Table 2: Key provisions in RCEP negotiations

Source: “Guiding Principles and Objectives for Negotiating the Regional Comprehensive Economic Partnership”

There are also a number of other RCEP economies who do not have bilateral FTAs with one another, including China-Japan, China-India, India-Indonesia, Japan-Korea, and Australia-India. For some, bilateral trade negotiations are ongoing, while others are unlikely to be launched. RCEP offers the clearest path forward to establish a new network of trade arrangements to increase economic connections between these countries. For example, when establishing a Comprehensive Strategy Partnership in May 2018, the leaders of Indonesia and India prioritised RCEP as a key driver in their new economic partnership.<16> For Australia and India, who have long been unable to reach agreement on a bilateral FTA, RCEP offers a more practical avenue to realise stronger trade relations.<17>

RCEP and the emerging Indo-Pacific concept

RCEP would be the first regional economic institution with an Indo-Pacific geographic scope. The Indo-Pacific is a new geographic conceptualisation, extending the prior “Asia-Pacific” concept south and west to include India and countries along the Indian Ocean rim. Since the early 2010s, this concept has been adopted by many governments as a frame of reference for their regional and foreign policies.<18> This has occurred to recognise the rise of India as a major power, and appropriately address the growing economic and strategic linkages ning the Indian and Pacific oceans. Yet, the Indo-Pacific remains an embryonic concept, and intergovernmental institutions with an Indo-Pacific scope are yet to be formed. India’s involvement means the completion of RCEP will advance the realisation of an Indo-Pacific economic framework.

The revival of the CPTPP in early 2018 means that RCEP is not the only mega-regional trade agreement in Asia. Nonetheless, its conclusion will have lasting impacts upon both the regional and global trading architectures. A concluded RCEP will constitute the world’s largest trade bloc by both GDP and population, and be the second largest (behind the EU) in terms of share of world trade (Table 1). Moreover, the growth prospects of many RCEP parties — including China, India, Indonesia, and Vietnam — are on a higher trajectory than the global average. Of the twenty economies predicted to be the world’s largest in 2050, seven are RCEP countries.<19> This will support the group’s growing stature and significance, and over time it is likely to grow faster than any other regional agreement.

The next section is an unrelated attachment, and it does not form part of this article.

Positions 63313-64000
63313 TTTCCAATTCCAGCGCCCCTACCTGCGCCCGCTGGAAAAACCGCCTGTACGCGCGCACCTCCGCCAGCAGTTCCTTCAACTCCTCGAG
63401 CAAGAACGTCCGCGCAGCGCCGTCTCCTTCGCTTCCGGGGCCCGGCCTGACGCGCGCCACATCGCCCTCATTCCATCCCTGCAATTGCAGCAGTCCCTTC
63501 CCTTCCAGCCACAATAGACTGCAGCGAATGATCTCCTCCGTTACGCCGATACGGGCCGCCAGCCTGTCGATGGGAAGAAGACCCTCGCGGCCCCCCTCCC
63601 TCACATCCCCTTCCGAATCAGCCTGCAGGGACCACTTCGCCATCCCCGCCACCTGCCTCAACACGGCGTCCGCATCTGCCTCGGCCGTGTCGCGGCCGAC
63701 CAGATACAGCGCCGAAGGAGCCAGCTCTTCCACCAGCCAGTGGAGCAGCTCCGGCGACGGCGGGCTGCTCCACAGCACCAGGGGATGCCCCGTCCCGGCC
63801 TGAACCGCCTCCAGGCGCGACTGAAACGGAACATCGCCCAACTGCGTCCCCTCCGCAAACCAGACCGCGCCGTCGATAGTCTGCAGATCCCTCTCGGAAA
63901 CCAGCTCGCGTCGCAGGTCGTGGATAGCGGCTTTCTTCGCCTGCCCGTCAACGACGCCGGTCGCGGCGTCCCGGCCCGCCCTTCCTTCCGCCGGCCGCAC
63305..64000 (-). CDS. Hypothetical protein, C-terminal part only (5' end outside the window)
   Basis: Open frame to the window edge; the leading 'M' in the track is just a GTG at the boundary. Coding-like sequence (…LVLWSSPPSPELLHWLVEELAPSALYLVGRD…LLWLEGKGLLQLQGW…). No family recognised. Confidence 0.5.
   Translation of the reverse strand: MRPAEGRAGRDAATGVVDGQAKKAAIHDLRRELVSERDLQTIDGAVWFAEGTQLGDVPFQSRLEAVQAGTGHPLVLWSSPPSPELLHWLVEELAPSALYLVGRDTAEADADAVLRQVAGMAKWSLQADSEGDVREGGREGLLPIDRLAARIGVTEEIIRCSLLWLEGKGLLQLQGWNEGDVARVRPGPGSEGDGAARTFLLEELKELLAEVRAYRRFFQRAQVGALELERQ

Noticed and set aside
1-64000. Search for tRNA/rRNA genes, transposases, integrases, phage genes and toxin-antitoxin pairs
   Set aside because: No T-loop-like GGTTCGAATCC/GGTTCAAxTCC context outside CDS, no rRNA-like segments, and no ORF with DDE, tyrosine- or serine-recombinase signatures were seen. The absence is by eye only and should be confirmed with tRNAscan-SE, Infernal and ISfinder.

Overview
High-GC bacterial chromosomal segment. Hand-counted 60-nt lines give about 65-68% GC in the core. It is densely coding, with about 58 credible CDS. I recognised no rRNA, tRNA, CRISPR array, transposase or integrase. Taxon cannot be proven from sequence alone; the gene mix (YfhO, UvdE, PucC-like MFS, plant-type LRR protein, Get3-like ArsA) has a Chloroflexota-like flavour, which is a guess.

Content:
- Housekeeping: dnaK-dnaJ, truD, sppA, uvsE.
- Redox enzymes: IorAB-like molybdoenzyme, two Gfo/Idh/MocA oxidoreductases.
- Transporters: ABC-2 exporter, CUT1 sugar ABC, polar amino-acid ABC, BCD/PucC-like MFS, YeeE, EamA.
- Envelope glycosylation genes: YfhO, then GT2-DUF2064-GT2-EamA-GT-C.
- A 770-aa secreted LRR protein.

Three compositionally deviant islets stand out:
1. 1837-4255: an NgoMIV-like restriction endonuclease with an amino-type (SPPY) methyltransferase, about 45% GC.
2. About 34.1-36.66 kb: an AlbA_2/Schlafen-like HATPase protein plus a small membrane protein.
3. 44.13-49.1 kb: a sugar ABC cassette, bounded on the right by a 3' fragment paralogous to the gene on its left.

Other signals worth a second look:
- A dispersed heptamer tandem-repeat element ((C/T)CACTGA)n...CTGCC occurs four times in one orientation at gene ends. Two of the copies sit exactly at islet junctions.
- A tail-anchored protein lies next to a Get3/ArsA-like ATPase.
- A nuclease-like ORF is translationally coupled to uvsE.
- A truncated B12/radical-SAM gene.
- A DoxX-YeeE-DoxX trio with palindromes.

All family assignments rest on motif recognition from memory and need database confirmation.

Figure 2: Bilateral FTAs within RCEP bloc, 2018

Source: Asian Development Bank ARIC FTAs Database

The implications of RCEP’s current and expected future size for the regional and global trading architectures are significant. At the regional level, its developing country-focused model will likely become the template for the next phase of trade and investment liberalisation. Much larger than the CPTPP, and claiming all regional governments as members, its completion will make a “WTO-consistent” approach the leading model for regional trade law. At the global level, RCEP’s standards will also have a significant impact on ongoing efforts for new WTO agreements, subsequent to the breakdown of the Doha Round negotiations.